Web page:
When the day arrived to start the IVF cycle proper, we were back to the clinic for another round of blood and probe. Frankly, I was so busy thinking about the needles I didn’t care. I was sent to the other side of the city to a pharmacy that specializes in fertility drugs to fill my prescription. I was so nervous I probably shouldn’t have been driving. Thankfully, the ladies there were incredible and answered all my questions. They even trained me on injectors and syringes, and ways to make it all hurt less.
My nerves were so bad, partly because needles are wrong and creepy and partly because a single injection of the medication that had to be administered first cost over $350, that I decided to get creative. Menopur, one of my drugs, is sold in powder form and needs to be mixed with sterile saline just before injecting. I decided to get the worst over with by injecting a “dose” of just the sterile saline a couple days before it was actually go time.
I propped myself up in our bed using every pillow I could find, already feeling light headed. My goal was to manage a single subcutaneous injection while remaining conscious. I numbed the target area on my belly with an ice pack for a half minute, swabbed like crazy with the alcohol wipe, and tried to stab myself.
I couldn’t do it.
A strange moment passed where I thought through what I was doing, really thought about it, and I steeled my spaghetti nerves. The first step to getting our baby was to inject myself with salt water at ten past nine on a Monday night: not that big a deal.
Still couldn’t poke my tummy with that needle.
I prayed to the patron saint of huge chickens, Saint Drumstick, that I could be brave enough to do the stupid injection and to carry on with the real IVF. I promised myself chocolate and an early bedtime if I could just do it, already. Between my toes was sweaty. Behind my ears was sweaty. My left eyeball twitched.
The first time I actually got that needle into my stomach, I couldn’t make myself push down the plunger. Truthfully, it took me eight pokes and three alcohol wipes to actually administer my saline. I lost consciousness for a couple seconds and very nearly puked on the new duvet, but I finally succeeded.
Strange as it sounds, that horrid practice run helped me to feel less nervy about the rest of the process, which looked like this:
One IVF cycle for me meant over thirty injections of crazy hormones in just over a week. I injected every one of them myself, which was a visceral conquering of one of my deepest fears. Every needle on that tray, even the ones at the top of the photo that are sealed inside those little plastic caps after they’re used, was jabbed into my tummy, and every one of them arrived with a cuss word and left with a bruise.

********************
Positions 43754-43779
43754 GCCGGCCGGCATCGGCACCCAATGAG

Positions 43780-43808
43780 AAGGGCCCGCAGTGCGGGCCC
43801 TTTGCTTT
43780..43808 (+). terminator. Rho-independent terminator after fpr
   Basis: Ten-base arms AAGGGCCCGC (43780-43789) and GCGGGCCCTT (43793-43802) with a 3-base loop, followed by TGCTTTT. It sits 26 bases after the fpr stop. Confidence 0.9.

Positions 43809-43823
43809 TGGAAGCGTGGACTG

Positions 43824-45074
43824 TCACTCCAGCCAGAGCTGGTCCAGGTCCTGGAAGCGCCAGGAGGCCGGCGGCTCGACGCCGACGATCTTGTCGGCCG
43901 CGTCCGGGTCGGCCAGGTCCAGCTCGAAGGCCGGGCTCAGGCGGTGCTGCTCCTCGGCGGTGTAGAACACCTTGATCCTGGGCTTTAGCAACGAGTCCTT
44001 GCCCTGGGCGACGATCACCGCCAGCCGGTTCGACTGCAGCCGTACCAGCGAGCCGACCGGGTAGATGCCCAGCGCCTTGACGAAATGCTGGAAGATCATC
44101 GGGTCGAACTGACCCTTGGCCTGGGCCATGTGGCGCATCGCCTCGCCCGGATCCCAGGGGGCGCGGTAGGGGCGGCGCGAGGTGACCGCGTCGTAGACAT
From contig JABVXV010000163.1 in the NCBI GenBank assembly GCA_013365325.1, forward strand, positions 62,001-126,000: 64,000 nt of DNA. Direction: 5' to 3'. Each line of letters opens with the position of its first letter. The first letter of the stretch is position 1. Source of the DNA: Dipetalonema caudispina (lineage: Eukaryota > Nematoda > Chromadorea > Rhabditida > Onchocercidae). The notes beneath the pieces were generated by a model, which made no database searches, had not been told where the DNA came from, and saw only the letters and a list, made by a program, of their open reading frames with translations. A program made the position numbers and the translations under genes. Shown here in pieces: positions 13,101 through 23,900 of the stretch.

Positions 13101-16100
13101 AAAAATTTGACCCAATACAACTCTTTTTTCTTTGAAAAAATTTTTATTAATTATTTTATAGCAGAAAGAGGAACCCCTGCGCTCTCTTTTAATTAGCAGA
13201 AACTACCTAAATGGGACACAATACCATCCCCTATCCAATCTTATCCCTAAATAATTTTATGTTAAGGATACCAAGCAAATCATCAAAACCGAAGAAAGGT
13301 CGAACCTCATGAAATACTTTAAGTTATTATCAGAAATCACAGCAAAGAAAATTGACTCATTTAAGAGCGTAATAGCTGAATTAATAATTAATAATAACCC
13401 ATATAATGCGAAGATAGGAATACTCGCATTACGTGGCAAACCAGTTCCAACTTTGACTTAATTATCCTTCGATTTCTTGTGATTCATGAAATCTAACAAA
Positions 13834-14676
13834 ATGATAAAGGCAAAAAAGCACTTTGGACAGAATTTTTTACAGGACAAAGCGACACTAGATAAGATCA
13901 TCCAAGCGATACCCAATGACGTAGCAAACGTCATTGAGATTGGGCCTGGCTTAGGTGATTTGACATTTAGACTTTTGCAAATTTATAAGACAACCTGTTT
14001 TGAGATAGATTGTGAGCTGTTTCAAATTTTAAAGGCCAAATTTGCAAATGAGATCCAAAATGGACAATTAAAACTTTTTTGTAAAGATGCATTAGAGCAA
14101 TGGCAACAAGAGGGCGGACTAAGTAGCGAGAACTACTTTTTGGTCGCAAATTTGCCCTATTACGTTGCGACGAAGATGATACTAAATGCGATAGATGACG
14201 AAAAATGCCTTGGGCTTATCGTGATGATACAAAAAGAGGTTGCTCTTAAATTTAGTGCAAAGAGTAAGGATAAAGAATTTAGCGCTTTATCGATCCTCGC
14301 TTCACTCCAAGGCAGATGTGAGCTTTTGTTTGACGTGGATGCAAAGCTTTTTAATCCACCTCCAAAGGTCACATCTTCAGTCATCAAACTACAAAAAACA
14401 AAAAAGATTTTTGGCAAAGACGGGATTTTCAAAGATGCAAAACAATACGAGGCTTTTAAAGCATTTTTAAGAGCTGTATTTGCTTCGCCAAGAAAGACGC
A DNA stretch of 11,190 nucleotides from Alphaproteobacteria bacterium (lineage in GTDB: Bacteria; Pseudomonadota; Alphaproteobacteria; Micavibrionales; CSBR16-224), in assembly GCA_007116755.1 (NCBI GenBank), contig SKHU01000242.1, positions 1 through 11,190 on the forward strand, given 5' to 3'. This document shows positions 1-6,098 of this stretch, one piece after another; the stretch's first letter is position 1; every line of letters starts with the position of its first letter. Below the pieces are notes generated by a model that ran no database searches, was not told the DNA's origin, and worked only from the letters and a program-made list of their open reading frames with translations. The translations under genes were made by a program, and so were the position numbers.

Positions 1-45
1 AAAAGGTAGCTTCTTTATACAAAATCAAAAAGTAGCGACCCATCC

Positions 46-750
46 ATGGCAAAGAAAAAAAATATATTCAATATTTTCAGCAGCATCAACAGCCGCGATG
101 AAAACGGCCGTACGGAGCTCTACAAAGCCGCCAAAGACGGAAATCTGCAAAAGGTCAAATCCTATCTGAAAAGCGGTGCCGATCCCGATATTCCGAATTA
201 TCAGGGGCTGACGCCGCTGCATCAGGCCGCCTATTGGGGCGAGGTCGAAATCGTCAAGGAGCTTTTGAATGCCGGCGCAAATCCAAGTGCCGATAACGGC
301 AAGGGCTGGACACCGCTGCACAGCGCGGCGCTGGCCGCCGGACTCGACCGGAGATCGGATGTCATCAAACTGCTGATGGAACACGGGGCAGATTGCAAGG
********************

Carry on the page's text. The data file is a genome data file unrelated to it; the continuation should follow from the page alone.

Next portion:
Most of my injections really didn’t hurt that much. The Puregon, which is the super expensive one, arrives in a chirpy little pen that’s almost cute and makes injecting pretty smooth. The Menopur–that one that needs mixing every time–stings but that dissipates quickly.
I ran into trouble with the Orgalutran, which prevents the rapidly ripening follicles from being ovulated prematurely. Beastly stuff. It comes pre-loaded in glass syringes; you would expect this to make the process easier. For some reason, the needles for every dose of that stuff were dull. Every injection took two or three hard stabs to break the skin, finally forcing me to resort to pinging it on through like a dart. The Decapeptyl, the final two doses of medication that prep the eggs for retrieval, is made by the same manufacturer, and mine came in similarly dull stupid needles. Those doses took everything I had to get through.
God, IVF sucked. I was a hot-flashy, sweaty, emotional wreck, counting down to the next injection and worrying about our bank balance.
On the whole, though, I was victorious. I self-administered as many as five needles each day, and I didn’t cry (much), barf (at all), or fear-pee on the couch (not even a little bit). The Electrician supported me tirelessly through all of it, and didn’t say a word about my irrational hormonal self. I am lucky he’s mine.
We were so very fortunate that our IVF medications worked well on the first cycle. My rockstar ovaries (thanks, girls) ripened twenty-two healthy eggs. I’ll be writing more about the heinous process of retrieving all those eggs in another post, but I was thrilled that all my blood, sweat, and tears resulted in something positive and tangible on our path toward a family.
Stay tuned for more from the fertility trenches, friends. Thanks for the love you’ve sent our way. We’re inching our way forward; even glaciers get somewhere eventually.